Gluten Free?

I have been gluten free for about 20 years. When I first began having reactions to food and found an integrative doctor who understood what was happening to my body, gluten was one of the first things she told me to eliminate.¬†When I tried to introduce it again, I got sick ūüôĀ

This was long before gluten free was even a thing. There were NO gluten free options in 1996 except for rice cakes or Asian rice crackers. I had to do my own experimenting, and it wasn’t fun.

So many people are experiencing gluten intolerance today that you can find just about gluten free everything:  pasta, pizza crusts, cookies, cakes , even Italian pastries.

But, the question is: Why is gluten intolerance so prevalent today?

One answer is that the wheat is different. The agricultural “Green Revolution” of the 1960s aimed to increase yields with the use of synthetic fertilizers , and eventually herbicides, pesticides and fungicides. So, wheat was hybridized to increase the yields and this hybridiztion most likely increased the amount of gluten in the plant. Then the plant, which was grown in soil treated by chemicals, was harvested and milled into a refined white flour, which we, as Americans ate and still continue to eat¬†throughout the day- For breakfast: cereals, bagels, English muffins, toast. For lunch: Sandwiches. ¬†For dinner: Pasta, bread, breaded meats or vegetables. For snacks: pretzels, crackers, cookies, cakes.

Traditionally, people ate grain products more seasonably so to speak. It was not ever present. It was grown (organically), harvested, stored and milled whole, not stripped of all it’s nutrients. When it was made into bread, it was made as sourdough bread, with the freshly milled flour being fermented. This deactivates certain enzyme inhibitors like phytic acid which is present in the bran and which can leach certain minerals from our bodies (like calcium, zinc and magnesium).

Now, in our modern agriculture, besides the use of pesticides, herbicides or fungicides on our grain crops, most grains are sprayed with Round Up (glyphosate) as a dessicant. Please see the previous post for more information about glyphosate in our food.

Remember that glyphosate changes our gut bacteria. It allows pathogenic bacteria to thrive while killing off beneficial bacteria. Without our beneficial bacteria, our immune system suffers. So, cutting out the gluten can help jump start some healing. But it is not enough.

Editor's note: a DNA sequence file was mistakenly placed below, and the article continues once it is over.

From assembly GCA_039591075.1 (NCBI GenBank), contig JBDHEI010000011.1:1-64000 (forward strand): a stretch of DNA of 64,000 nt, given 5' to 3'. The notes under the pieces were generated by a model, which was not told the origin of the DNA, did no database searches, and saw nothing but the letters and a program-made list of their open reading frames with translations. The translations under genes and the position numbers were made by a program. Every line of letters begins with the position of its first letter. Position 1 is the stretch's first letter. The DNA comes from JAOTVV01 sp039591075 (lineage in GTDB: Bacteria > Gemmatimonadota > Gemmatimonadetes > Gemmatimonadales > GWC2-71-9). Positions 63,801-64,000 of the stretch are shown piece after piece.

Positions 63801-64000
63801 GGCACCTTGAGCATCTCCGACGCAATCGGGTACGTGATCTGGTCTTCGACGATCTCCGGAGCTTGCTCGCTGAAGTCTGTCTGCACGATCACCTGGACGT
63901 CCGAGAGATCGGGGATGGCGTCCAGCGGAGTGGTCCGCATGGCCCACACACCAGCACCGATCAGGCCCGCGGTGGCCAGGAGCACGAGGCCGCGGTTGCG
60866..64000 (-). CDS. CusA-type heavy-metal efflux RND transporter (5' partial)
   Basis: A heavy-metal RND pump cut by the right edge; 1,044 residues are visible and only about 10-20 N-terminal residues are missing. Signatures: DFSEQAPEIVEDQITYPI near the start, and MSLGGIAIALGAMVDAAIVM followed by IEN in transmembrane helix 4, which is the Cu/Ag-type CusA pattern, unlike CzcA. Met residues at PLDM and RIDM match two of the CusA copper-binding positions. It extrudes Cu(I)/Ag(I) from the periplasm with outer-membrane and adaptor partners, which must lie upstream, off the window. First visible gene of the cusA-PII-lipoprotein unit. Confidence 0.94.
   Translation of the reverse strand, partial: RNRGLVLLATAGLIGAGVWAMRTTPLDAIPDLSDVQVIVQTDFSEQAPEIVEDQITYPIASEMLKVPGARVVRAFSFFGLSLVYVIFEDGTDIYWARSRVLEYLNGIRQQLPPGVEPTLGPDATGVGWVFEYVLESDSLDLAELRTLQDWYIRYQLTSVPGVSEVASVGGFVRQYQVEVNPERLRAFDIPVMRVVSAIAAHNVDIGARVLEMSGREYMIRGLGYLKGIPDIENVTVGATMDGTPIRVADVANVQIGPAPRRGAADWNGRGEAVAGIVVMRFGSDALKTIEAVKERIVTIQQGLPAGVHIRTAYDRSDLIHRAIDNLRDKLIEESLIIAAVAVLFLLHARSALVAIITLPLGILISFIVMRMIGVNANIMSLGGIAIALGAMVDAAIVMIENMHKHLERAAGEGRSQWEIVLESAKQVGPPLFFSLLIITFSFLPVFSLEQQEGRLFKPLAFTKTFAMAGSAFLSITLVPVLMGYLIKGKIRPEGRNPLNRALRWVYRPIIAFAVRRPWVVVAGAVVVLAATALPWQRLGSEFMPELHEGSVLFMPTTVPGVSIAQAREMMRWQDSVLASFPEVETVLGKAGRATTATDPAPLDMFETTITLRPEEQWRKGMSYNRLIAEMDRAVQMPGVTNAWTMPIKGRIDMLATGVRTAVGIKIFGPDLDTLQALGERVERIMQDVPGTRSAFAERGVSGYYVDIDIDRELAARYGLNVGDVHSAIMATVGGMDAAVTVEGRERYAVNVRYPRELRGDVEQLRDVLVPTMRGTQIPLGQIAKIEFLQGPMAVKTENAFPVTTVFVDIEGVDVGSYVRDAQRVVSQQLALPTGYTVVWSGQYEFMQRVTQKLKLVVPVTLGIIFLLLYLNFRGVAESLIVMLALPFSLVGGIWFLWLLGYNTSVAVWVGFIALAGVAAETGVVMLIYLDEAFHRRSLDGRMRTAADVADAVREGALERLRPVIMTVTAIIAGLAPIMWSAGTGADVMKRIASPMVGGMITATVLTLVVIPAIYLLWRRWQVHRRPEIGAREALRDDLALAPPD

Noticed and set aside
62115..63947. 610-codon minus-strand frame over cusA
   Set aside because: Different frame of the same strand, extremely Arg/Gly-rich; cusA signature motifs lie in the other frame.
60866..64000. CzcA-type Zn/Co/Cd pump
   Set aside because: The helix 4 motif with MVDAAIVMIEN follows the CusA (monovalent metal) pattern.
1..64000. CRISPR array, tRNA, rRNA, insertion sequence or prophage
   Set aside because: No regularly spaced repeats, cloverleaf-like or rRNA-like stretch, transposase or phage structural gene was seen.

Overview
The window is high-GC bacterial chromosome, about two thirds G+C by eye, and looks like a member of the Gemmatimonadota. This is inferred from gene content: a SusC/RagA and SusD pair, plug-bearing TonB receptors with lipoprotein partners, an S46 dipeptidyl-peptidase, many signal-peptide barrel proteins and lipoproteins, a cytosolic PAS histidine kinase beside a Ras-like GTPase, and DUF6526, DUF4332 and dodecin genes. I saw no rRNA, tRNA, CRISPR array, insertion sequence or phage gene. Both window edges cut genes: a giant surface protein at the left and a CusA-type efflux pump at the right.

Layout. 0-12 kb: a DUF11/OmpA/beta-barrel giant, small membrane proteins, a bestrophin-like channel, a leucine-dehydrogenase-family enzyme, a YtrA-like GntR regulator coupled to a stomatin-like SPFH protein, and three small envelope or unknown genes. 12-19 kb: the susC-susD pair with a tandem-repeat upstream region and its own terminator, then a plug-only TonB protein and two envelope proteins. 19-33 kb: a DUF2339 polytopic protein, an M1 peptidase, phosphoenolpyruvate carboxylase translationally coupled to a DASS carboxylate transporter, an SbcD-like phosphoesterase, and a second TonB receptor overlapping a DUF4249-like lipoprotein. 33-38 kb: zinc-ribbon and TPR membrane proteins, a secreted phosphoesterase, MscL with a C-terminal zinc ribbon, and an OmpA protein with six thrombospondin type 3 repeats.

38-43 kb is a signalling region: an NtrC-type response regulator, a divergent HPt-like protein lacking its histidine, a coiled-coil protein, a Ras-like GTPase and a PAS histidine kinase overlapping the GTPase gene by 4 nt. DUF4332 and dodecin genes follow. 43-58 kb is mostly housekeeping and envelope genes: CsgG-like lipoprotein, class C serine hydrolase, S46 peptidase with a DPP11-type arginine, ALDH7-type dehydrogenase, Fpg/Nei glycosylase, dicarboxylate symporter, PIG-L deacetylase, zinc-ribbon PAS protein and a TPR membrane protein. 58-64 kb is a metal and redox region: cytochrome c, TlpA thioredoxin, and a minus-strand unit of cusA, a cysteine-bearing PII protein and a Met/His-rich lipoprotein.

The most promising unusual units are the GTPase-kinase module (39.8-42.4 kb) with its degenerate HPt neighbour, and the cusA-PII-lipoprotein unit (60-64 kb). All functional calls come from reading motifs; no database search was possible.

This is where my love/hate relationship with gluten free comes in!

Gluten is only part of the problem. Our systems  and more specifically our digestive systems, our gut microbiome are the bigger part of the problem. If we want to heal from immune issues and food sensitivities, we need to be conscious of healing our microbiome- be kind to our beneficial bacteria.

Pathogenic bacteria feed on sugars and simple carbohydrates. Gluten free products like cakes, cookies, pizza crusts, pastas, etc. are simple carbohydrates that turn to sugar very quickly in our bodies. And, they feed our pathogenic gut bacteria.

And, many of these gluten free grains are also sprayed with glyphosate before harvest, so it is not always the best option.

Now, I’m not saying don’t be gluten free. I still am, but I limit how much processed gluten free foods I eat. I opt instead for whole grains like rice, millet, quinoa, buckwheat, teff. I will make them into porridges or make them into flours for pancakes or breads.

I do still use gluten free baking products, but only for the ocassional treat.

The bulk of my diet comes from organic pastured meats, fresh vegetables, as many as I can make and eat, some grains and lacto fermented foods like sauerkraut, pickles, kefir, yogurt.

Some folks who are gluten free can find that they can tolerate heirloom wheats like einkorn, emmer, spelt or triticale. These are the original plants before hybridization. That is very individual, and proper preparation of grains is key!

While going gluten free may help initially, it is important to remember that if you truly want to heal your gut, you want to avoid processed foods.

Tomorrow, we will look more at proper preparation of grains.

Until then..

Here are some resources on gluten and wheat processing:

Research sheds light on gluten issues

What’s Wrong with Modern Wheat?

Are GMO’s Linked to Gluten Sensitivity?¬†




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